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The following user says Thank You to Big Mike for this post:
I haven't checked Quandl for that as I was looking for something kept more up to date (that would inform me if the interest rate changed). Quandl may be good for the past interest part though, although I can't verify this since my free trial expired and this seems to be Premium Data: https://www.quandl.com/c/economics/interest-rate-sge-by-country
Can someone with premium access verify if the above includes historical interest rates data?
Quandl I'm sure is updated regularly but the pricing is just laughable IMO.
If you are not using the quandl API I would think your only real option for free interest rate data would be to scrape the wall street journal site. Bloomberg obviously would be able to do this but I don't drive a Ferrari.
I'm not sure it's very useful to have different databases, different tables are enough IMHO.
The good question is more: what would be the tables structure.
On my side I'm working on something similar with a single database and a table per bar type (tick/minute/day). I'm not sure it's the best option on performance point of view, as the tick table is going to be very very large, but on a "logical" point of view I don't like the idea of having a distinct table per symbol.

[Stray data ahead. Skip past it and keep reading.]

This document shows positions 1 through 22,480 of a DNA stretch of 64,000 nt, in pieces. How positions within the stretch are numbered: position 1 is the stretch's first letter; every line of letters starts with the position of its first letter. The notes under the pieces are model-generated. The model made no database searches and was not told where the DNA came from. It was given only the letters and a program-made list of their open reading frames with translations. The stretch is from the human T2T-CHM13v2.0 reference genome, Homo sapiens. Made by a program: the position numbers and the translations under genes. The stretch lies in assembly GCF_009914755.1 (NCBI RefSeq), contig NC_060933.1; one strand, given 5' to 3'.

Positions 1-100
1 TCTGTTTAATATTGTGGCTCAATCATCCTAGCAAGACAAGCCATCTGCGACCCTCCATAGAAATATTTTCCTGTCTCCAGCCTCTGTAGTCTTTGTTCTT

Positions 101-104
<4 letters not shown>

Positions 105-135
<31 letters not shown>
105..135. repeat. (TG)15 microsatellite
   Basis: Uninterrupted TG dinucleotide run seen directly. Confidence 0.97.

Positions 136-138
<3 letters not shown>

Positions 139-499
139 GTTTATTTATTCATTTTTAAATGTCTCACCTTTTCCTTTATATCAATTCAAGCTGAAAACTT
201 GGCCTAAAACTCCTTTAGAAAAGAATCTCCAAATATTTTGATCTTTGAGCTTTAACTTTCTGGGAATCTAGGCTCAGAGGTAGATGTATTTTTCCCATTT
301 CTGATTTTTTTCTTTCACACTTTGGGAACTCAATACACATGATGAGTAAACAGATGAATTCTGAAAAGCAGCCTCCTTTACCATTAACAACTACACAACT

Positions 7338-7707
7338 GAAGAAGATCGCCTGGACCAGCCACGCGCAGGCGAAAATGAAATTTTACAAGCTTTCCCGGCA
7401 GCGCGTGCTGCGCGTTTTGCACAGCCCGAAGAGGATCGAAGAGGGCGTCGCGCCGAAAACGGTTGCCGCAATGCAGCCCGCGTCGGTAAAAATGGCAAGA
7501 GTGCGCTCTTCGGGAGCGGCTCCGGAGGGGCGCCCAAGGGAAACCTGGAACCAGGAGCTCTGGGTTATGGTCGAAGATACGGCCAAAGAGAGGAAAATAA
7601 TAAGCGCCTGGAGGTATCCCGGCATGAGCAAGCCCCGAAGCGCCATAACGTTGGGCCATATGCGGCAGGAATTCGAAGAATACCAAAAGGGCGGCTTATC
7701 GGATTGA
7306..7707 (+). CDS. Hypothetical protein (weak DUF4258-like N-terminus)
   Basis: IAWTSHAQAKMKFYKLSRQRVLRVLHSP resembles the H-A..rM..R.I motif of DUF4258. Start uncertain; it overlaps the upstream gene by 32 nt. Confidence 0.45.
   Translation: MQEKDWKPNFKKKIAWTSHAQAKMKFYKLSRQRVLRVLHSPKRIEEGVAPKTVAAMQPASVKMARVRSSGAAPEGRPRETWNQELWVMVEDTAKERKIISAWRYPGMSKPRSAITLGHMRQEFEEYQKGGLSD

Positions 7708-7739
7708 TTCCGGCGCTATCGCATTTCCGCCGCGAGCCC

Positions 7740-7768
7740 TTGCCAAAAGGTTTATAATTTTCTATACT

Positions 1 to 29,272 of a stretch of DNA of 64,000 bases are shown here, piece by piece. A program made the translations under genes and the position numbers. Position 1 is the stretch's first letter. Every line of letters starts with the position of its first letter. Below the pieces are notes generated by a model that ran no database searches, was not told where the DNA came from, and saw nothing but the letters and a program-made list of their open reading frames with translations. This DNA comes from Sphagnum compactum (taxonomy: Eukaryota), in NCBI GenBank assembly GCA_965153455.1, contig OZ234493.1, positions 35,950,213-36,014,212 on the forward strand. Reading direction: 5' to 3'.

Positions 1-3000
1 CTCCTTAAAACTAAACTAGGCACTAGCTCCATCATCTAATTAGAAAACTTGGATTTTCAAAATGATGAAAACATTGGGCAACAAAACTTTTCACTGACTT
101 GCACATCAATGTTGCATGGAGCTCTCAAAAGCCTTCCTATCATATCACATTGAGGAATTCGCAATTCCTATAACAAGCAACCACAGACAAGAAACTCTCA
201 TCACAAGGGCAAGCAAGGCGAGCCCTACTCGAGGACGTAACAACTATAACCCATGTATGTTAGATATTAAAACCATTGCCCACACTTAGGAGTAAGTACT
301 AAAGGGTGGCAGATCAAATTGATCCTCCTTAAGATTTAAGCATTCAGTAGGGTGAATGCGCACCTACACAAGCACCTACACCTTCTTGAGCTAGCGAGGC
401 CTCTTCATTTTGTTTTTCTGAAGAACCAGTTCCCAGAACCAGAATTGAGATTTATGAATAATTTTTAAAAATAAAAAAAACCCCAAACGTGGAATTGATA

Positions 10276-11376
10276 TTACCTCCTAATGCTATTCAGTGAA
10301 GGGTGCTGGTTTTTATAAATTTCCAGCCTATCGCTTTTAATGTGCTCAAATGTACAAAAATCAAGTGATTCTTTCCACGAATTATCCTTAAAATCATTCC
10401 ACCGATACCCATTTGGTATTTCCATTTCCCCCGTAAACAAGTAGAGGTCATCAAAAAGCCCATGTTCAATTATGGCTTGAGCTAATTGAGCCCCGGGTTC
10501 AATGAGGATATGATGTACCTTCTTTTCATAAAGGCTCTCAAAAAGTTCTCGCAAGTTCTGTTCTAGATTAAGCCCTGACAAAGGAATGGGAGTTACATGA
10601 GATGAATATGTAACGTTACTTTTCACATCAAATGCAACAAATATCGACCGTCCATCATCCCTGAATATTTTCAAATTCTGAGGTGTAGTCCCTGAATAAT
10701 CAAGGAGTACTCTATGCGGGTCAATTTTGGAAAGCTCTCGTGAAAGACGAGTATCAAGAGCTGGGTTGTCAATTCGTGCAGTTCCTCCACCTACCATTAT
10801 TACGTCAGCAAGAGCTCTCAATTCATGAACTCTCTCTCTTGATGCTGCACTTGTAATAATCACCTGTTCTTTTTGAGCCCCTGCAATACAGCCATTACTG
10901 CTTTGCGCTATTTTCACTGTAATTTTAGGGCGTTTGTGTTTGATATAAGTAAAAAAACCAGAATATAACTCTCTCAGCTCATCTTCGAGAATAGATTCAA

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The following user says Thank You to sam028 for this post:
True for many datasets on Quandl. On the left side there is a section "validate" with a link to the dataset source. Many times the source may have their own API you can tap directly or scrape the page if no API is provided. That way you can update on your terms. I think the value of Quandl is that they provide a single source for normalized datasets and their API is really easy to use, so you can save a lot of time testing ideas out.